I told her I am grabbing her like a flashlight to see if her light goes back on. I then told her to grab the flashlights and shake them. If the light does not go back on, swing it like a club.
I told her I would create a beginning for her. She gave me the password to this website. There are bolded paragraphs in my editorial, pick one Laura and begin again. YOU are a tool built in advocacy and we can not afford your light to go out.
I do not know how to add photos to the pages and do not have the time to figure it out. I do not know if this post is acceptable for WHE or not. I am going to pass the drivers seat of WHE back to my friend. There might be another million miles to travel and I do not know the map, my friend does.
To WHE’s new volunteer from Leigh: “Thanks for the public smack to the back of my head. Only a true friend could be capable of that.”
If you want to follow along… click in order and read. A new article coming tomorrow.
I came into wild horse advocacy without being a “wild horse centric” person. I had worked horse slaughter issues for quite a while. But wild horses literally grabbed me one day in a feedlot through the eyes of an old mustang that the kill buyer would not let me purchase for a thousand bucks because he had to make weight on his shipment. I simply set off to find that story.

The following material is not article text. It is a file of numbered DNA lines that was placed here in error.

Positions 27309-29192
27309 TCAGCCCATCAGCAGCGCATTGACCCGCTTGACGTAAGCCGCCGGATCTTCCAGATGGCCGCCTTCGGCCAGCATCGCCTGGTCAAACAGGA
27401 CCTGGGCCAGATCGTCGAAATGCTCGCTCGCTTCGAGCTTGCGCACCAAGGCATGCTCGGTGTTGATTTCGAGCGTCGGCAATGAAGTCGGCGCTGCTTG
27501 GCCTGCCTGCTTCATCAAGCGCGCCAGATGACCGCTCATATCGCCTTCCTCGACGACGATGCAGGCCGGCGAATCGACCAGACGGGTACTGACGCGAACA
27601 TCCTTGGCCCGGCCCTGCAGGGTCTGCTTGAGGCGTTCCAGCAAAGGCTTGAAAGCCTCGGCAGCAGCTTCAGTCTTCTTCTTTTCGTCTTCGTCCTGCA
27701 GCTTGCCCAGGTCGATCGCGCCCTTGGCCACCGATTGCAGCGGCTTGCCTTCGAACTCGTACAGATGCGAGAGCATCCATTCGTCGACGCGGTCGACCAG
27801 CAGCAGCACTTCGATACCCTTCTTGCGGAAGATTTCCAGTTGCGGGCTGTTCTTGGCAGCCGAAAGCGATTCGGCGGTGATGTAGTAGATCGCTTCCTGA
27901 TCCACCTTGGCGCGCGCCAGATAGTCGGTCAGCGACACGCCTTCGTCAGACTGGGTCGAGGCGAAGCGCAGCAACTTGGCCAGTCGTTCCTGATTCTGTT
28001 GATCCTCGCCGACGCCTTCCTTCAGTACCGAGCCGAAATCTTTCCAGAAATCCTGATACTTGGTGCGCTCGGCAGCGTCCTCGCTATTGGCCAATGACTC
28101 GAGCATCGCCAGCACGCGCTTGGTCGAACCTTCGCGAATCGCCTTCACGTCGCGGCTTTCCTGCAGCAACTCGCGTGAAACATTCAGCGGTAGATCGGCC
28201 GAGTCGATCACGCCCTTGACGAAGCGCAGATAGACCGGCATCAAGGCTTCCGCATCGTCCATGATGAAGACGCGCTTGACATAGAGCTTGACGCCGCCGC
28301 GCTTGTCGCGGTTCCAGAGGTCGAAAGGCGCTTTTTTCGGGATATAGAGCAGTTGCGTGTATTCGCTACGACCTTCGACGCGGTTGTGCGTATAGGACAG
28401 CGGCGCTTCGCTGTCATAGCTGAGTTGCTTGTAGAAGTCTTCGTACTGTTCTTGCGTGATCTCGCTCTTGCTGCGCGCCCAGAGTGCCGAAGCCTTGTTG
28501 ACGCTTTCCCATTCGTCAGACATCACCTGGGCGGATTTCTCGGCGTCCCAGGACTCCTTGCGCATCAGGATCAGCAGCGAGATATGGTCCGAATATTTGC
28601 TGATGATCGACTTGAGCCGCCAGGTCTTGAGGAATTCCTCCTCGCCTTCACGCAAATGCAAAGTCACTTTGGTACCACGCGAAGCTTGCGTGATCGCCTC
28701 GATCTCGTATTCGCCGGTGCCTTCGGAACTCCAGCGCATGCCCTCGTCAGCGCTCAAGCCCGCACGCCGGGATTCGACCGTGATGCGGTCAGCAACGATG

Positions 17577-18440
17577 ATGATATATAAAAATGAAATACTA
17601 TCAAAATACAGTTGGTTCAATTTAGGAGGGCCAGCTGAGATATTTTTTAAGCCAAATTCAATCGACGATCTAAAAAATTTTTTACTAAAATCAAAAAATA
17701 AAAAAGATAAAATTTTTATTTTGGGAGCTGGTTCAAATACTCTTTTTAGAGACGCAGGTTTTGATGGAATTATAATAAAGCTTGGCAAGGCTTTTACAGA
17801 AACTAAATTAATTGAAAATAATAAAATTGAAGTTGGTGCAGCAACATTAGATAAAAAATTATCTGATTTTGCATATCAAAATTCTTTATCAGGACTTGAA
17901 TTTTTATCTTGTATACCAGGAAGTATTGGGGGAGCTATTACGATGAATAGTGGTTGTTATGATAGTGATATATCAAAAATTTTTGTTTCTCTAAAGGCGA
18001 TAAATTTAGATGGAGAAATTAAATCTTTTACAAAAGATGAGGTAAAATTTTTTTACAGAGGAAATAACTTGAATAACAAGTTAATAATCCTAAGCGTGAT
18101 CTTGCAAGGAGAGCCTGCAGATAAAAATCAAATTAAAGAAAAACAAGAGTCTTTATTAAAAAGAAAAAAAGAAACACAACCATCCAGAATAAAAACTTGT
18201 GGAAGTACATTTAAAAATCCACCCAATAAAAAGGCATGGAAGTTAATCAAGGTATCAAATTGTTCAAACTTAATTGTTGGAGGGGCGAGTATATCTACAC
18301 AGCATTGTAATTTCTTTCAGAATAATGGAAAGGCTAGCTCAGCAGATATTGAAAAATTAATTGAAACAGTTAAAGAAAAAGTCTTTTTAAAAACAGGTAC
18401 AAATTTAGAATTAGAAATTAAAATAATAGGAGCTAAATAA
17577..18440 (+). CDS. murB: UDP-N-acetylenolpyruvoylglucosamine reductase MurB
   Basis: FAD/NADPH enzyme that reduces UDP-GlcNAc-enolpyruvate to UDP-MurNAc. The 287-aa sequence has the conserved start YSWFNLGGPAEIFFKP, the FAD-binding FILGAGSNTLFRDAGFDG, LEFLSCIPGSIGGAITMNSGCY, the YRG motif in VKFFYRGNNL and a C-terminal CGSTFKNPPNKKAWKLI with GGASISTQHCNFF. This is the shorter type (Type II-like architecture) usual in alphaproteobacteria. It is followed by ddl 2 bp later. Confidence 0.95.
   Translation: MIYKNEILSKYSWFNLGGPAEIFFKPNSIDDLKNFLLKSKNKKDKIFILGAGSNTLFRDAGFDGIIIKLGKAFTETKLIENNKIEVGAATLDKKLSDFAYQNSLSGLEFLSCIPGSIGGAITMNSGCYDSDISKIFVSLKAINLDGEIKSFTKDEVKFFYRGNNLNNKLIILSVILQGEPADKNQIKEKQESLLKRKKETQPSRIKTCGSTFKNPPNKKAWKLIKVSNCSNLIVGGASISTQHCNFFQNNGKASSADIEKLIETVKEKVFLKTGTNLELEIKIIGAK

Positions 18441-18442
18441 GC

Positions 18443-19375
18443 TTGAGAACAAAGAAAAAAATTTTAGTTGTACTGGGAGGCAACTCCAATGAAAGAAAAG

When I physically arrived in Nevada, the heart of wild horse country, I fell into the culture of advocacy. My frustrations were too many to list here. But ultimately those frustrations became the driving force for the creation and work of this organization.
The words “Wild Horse Annie” became synonymous with the “clique factor” in advocacy to me. A woman wearing what I can only refer to as a “tu tu” and fashionable, not functional, “cowboy” boots spoke about making an “Annie movie” at a rally and I watched advocates swoon. People would throw the name around saying this or that organization carried on her work. I was told I needed to read about her.
With everything I saw in advocacy I felt if everyone was carrying on her work, yet things were so dang bad for the horses, what could possibly be gained from reading about her? I included a few things about her on the website and paid tribute to the pioneer, but I never looked to see who she was.
Velma, I’m sorry. There was a lot I could have learned and time was wasted. I had to learn all those lessons myself, the hard way.
Categories: Wild Horse Education